People deserve to die with dignity — here’s how I help them

Many people in unbearably painful situations deserve to know their options when it comes to medically-assisted death.

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Two people holding hands. Photo, Getty.
Photo, Getty Images.

Fifty people have called me in the last three years to say, “I’m thinking about dying.”

They’re usually embarrassed, because their friends and family don’t want to discuss it, but that’s why they call me — they know I’ll understand. I’m in my mid-70s and was a nurse for 20 years, so I’ve dealt with a lot of people who’ve been in difficult, uncomfortable and often really painful positions.

Four years ago, a friend of mine at the Unitarian Church told me about the Dying With Dignity Network, which was training volunteers to speak with people looking for more information about medically-assisted death. Hearing fellow volunteers share why they were interested in Dying with Dignity, which included lots of stories of their own family members and friends suffering painful deaths, is what convinced me to sign up as a volunteer.


Related: Why I didn’t say goodbye to my dying mother


While my job is to provide information about the various options people have when considering death, most who call are just relieved they can find someone to talk to about dying, someone who will just listen.

I was quite nervous when I took my first phone call in 2013, with a middle-aged man who had ALS. He feared suffocating to death, a possibility with his condition as those who have ALS experience muscle failure, which causes difficulty breathing and swallowing. While he and his wife were relieved to talk about it, they wanted to know if there was a way for him to die easily, given that at the time, there was no legal options in Canada.

We talked about how they could also go to Switzerland, but that was a very expensive proposal. We discussed refusing medical treatment as an option, but unless you’re very frail and at the end of life, it can be very long process where there’s a risk of ending up in a coma or a worse state than they were before. It’s not a comfortable way to go.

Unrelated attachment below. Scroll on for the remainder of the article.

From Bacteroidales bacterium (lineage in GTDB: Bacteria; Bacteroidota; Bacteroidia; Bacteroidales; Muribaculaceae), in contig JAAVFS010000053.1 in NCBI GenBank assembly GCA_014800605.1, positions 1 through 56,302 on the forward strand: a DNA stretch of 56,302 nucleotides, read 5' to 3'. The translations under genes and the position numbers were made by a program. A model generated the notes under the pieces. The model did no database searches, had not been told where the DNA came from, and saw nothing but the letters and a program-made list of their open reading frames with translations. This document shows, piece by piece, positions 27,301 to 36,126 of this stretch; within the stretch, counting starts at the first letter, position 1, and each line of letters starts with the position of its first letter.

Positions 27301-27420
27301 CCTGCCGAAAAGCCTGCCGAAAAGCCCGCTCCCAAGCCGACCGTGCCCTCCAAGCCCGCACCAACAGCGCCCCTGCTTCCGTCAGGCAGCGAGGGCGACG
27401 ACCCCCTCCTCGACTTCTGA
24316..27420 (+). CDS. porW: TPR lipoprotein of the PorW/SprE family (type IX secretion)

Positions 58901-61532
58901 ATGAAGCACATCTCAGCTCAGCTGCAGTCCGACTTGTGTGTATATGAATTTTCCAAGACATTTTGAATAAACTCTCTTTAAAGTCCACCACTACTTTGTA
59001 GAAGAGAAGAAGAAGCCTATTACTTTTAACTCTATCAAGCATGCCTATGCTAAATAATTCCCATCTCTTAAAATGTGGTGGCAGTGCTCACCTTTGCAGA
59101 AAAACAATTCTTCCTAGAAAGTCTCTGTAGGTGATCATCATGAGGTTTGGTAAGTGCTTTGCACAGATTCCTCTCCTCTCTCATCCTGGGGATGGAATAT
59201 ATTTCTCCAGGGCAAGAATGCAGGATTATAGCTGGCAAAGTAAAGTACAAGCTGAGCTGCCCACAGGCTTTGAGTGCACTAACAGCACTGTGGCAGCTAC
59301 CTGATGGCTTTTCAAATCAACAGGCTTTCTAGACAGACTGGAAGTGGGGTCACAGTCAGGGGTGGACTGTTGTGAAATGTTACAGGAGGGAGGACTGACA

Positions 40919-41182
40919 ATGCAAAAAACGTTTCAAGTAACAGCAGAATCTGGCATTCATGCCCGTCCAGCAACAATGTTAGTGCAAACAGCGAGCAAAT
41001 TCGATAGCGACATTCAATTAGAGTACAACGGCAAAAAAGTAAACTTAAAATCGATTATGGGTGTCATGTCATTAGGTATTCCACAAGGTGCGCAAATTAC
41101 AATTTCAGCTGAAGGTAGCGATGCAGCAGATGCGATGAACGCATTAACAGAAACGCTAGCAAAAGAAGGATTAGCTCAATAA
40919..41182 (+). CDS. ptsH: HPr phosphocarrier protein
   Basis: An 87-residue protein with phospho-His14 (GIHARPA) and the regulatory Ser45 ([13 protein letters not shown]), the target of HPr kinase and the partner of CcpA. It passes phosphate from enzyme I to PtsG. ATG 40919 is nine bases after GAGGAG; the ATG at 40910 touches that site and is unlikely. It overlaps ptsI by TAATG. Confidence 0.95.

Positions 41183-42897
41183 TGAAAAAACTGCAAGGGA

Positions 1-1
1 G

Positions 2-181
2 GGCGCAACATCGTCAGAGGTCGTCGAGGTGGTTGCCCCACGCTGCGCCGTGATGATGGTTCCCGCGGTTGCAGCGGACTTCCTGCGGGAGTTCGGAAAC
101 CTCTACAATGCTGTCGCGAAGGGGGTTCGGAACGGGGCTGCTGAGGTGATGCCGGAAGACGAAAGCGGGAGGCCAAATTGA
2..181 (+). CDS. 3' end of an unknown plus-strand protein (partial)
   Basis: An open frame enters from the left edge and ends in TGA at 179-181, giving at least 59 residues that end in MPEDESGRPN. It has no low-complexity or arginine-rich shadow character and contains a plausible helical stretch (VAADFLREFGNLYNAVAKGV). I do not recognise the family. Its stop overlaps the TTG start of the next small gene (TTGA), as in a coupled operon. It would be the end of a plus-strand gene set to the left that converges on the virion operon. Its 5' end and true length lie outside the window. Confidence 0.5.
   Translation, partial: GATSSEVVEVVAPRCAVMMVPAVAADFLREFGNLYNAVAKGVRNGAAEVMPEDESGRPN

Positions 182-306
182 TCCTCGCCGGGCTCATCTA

Related: How the Carter family gave their mother a dignified death


There was just no easy solution for him. I gave his wife the opportunity to phone me again if she wanted to talk, (he was having difficulty talking at that point) but I never heard back. I don’t know what happened to him.

Since then, a legal option for medically-assisted death in Canada was introduced in 2016, which allows doctors to help someone die if they have a terminal diagnosis that causes enduring and intolerable suffering. Despite this progress, it’s still incredibly frustrating for me to realize so many people I speak with aren’t covered by the legislation — those suffering from dementia, or those who aren’t terminally ill, but have chronic and debilitating suffering.

I have to accept that for some people there’s nothing that can be done. But these people need someone to talk to. Even if I can’t solve their difficulties, I can listen, rather than dismissively saying something like, “If you’re in that much pain, take more pain medication.”


Related: Caring for my dying father was the only way I knew how to say goodbye


When I came back from holidays this July, I had missed a call from a woman I’d spoken to in May. She was in her 90s, and she had pulmonary fibrosis so she had great difficulty breathing. She was on continuous oxygen and bedridden, unable to take the few steps to the bathroom because she’d get so out of breath. When I called her back she told me she had an appointment to die at 7 p.m. next day.

“Can I say that’s wonderful?” I asked her.

“Yes, it is wonderful,” she replied. She was tired. And ready. That’s what made it happy news.

All these stories stay with me. Death is something people feel uncomfortable about. But I’ve learned to be more open with the conversation. I’ve learned a lot about people’s suffering, and how to be more open-hearted and compassionate. In the end, it’s made me more comfortable with my own mortality.

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